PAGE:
Over two years ago, I was listening to Harvestman, another persona of Steve von Till. The phone rang and my sister, who I don’t see much, told me my father had been given six months to live, he had gotten pancreatic cancer. I put down the phone and my whole perception was altered, this was a death sentence for him. The Harvestman album was like a soundtrack to intensified somber thoughts. It was a huge epiphany of rock bottom, a pure emptiness. He lasted only four months. The music I connected to deeply was Harvestman/Steve Von Till, Zoë Keating, Clint Mansell and the Nick Cave and Warren Ellis score for ‘The Road.’ All helped me cope with this mental state.
Music can evoke multitudinous thoughts and feelings which pass through our minds. It can reflect and even shape our environment rather than be just another product for us to accumulate until the next one.
“Rudiments of Mutilation,” the second full-length by sound warriors Full of Hell, is as threatening as music gets. Following the face-bending “Roots of Earth are Consuming my Home” and a smattering of fantastic splits, “Rudiments” represents the band’s style in full, unapologetic form. The sludge oozes with caustic immediacy. The grind churns above, thundering at a calamitous pace. Voices of near every frequency rise and fall, forming a damned chorus enslaved by the album’s bleak drone. Full of Hell offer nothing tender, only coarse lessons on how far the boundaries of musical discomfort can be pushed.
While one would think “Rudiments of Mutilation” was a quickie when considering its twenty-minute run time, this record fucks with your ears, drags them through the dirt and subjects them to all manner of agony, rage and paranoia. It is nothing short of enjoyable. “Dichotomy” pierces your skull from the get go, that signature broken frequency used by so many peers but made a weapon here. Roars echo from beneath, a booming, forlorn mantra establishing a tone that would call a David Lynch film kin. “Vessel Deserted” manifests as a punk neckbreaker, only to morph into a barren soundscape that fluctuates from freneticism to corporeal loathing. “Throbbing Lung Fiber” allows no trespassers beyond its virulent arsenal, melding its missile silos with zero flaw into the menacing warheads of “Indigence and Guilt.”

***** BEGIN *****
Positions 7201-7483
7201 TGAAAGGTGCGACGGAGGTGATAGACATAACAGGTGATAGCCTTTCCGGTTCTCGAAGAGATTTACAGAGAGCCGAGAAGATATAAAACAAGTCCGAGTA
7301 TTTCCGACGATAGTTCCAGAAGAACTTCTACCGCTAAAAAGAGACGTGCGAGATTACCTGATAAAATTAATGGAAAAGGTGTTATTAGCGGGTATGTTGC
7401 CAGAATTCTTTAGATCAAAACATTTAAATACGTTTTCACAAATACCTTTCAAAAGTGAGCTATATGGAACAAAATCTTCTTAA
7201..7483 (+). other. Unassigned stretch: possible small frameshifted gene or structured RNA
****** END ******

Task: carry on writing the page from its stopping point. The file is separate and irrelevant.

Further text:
It seems Dark Descent have once again done well by unleashing Lantern’s newest effort upon the metal landscape, sprouting another frigid root into the festering soil of death metal to petrify and rot whoever enters its reach.
My introduction to Lantern was through their Subterranean Effulgence EP, and while it was good for sure without having gone back and re-listened to it recently I would’ve have said it wasn’t too memorable. Promising? Sure. However with their new record Below they’ve definitely got my attention. Lantern has heightened their unique, chasmal death ceremony, resurrecting old heretics and using their essence to form something decidedly old school, and cleverly (if not subtly) inventive as well.
Look at the artwork that adorns this split release. It’s a forest or hillside that, at any other time would, have been a picturesque scene but here it is now, engulfed in a sea of flames, a conflagration that is burning this once serene area of nature to the ground, leaving only ash and sorrow in its wake. If there ever was a fitting image to complement the music held within the record this is it. This is the split cassette between Amarok and Hell.
Both bands have always offered their own brands of diseased doom metal with drone and sludge elements and each released noteworthy split records last year respectively, Amarok with Pyramido and Hell with Thou, so their pairing for this split makes perfect sense and easily gives their predecessor records a run for their money.
Amarok serve up a 20 minute dirge of harrowing sludge in the form of ‘V: Red Oak Wisdom’. It wastes no time whatsoever, erupting with a cataclysmic riff that ushers us into a dreary world of doom that trudges along with Thou-like riffs that would move tectonic plates. This is until around the eight minute mark where the band fearlessly recoils into sombre territory where piano and strings take centre stage, crafting an entirely different world for the listener.
Canadian blackened doom quintet Ensorcelor have teamed up with UK punk infused sludge act Moloch to create what could possibly be described as the greatest fucking thing to ever be created in the history of things that have ever been fucking created. On just about every split there is always one band that stands above the others, be it through a more concise recording, or just sheer talent, we rarely get to see multiple outstanding artists on a single release…until now. The tandem energy these two bands utilize create the flowing atmosphere that makes this album one that is engaging, encapsulating, and just as intriguing no matter how many times you spin it.